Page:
The U.S. Chamber of Commerce estimates that employee theft costs American employers more than $50 billion dollars each year. In a study conducted last year by The Chubb Group of Insurance Companies, executives of 60 percent of the companies surveyed said they expected their employees to steal money or equipment. Another study conducted by The Chubb Group in 2004 found that 39 percent of private companies had employees who stole company funds, equipment, or merchandise.
Small businesses are particularly vulnerable to employee theft. Many dollars are saved when business owners and managers make prevention their top priority.
Look out for:
#1 Big spenders: Large purchases such as cars, TVs, jewelry, vacations and more, especially if they cry poormouth.
#2 Violators: Employees who habitually violate company policies are breaking the rules in more ways than one. Often that means they steal too.
#3 Drug abusers: Employees that have a substance abuse problem need to feed their habit and they steal to do it.
#4 Liars: White lies are lies. If you catch employees in a little lie, chances are they are lying big.
#5 Disgruntled: Employees who may have cause to feel wronged justify their theft. If work conditions are unfair, morale goes down and theft goes up.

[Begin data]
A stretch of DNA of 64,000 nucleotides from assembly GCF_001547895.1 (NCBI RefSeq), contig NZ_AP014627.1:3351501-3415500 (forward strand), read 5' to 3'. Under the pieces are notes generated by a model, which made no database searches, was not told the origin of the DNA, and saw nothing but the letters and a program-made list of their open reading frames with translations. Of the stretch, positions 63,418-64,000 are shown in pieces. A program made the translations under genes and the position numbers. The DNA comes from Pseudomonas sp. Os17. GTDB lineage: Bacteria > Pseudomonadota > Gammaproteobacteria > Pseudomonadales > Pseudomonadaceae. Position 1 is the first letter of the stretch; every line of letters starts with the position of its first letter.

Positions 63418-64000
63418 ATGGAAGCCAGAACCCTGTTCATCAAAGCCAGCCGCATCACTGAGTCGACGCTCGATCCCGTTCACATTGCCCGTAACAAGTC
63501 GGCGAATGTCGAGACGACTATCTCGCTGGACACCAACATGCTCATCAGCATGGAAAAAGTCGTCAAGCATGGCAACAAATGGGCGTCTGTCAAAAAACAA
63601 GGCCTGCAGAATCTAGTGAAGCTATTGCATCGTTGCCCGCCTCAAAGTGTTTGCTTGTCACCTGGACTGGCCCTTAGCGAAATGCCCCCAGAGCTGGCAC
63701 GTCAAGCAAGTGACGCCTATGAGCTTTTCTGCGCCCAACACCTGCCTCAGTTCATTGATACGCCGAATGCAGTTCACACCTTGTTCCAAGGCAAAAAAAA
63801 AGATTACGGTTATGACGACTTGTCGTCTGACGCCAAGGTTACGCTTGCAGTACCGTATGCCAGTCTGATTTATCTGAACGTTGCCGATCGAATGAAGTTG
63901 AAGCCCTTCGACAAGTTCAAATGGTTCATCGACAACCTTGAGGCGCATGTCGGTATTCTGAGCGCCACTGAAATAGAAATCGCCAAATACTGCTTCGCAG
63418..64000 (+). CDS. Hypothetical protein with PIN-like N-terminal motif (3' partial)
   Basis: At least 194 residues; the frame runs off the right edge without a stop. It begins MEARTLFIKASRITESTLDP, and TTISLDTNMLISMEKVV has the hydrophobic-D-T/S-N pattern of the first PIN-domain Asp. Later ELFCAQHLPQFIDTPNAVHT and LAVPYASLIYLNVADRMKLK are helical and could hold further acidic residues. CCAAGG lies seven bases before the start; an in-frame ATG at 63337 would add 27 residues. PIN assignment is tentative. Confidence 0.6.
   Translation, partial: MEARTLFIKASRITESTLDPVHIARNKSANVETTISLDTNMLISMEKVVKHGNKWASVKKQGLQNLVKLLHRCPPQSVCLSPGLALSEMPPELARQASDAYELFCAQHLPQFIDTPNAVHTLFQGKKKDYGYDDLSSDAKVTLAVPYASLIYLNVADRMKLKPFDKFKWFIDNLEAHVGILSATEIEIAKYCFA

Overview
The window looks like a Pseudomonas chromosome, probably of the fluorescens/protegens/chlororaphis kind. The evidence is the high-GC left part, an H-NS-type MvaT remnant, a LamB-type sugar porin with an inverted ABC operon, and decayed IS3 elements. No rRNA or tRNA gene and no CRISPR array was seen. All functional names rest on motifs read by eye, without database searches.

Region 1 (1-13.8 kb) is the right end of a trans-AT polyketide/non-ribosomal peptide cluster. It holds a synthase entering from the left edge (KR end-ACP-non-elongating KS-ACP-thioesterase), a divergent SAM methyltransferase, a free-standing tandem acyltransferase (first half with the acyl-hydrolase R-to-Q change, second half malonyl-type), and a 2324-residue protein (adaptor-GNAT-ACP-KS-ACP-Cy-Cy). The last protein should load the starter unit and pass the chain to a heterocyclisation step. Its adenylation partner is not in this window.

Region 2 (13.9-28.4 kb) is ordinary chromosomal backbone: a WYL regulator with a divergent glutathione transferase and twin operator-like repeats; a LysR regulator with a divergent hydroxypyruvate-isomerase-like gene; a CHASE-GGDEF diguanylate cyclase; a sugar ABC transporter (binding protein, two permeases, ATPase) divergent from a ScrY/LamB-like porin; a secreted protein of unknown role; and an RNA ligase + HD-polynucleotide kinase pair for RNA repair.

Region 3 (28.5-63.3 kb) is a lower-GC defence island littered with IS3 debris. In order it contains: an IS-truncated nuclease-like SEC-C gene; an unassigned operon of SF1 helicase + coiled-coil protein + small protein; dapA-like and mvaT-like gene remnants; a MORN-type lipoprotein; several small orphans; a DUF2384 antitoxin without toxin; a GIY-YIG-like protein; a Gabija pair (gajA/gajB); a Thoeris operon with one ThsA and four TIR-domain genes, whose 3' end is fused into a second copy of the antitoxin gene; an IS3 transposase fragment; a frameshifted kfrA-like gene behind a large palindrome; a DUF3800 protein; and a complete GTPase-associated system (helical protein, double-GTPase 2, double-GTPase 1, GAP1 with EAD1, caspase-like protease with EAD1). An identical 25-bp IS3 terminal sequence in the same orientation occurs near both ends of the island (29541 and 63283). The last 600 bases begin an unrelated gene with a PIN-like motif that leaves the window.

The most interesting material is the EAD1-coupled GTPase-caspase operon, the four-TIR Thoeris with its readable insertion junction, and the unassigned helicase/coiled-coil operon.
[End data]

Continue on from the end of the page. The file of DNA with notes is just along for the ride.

#6 Loners: If an employee makes an effort to work alone that may mean they are scheming and planning to steal.
#7 Comes in early, leaves late: While this may please some employers, the extra 30 minutes before and after everyone arrives and departs allows for plenty of time to toss items in their car with no one watching.
#8 Cooked books: The moment a discrepancy is recognized a deep investigation into the numbers must be performed.
#9 Protect your business by performing background checks as they are the best defense against internal theft. Screen all employees before hiring them. Limit the number of employees authorized to ring up other employees’ sales, reducing the opportunities for collusion. Use a card access system rather than traditional keys to digitally document who comes and goes.
#10 Install a closed-circuit television system. It allows you to monitor employees and serves as a very strong deterrent when employees know one is in place. Install hidden cameras. Employees will seek out blind spots where there are no cameras.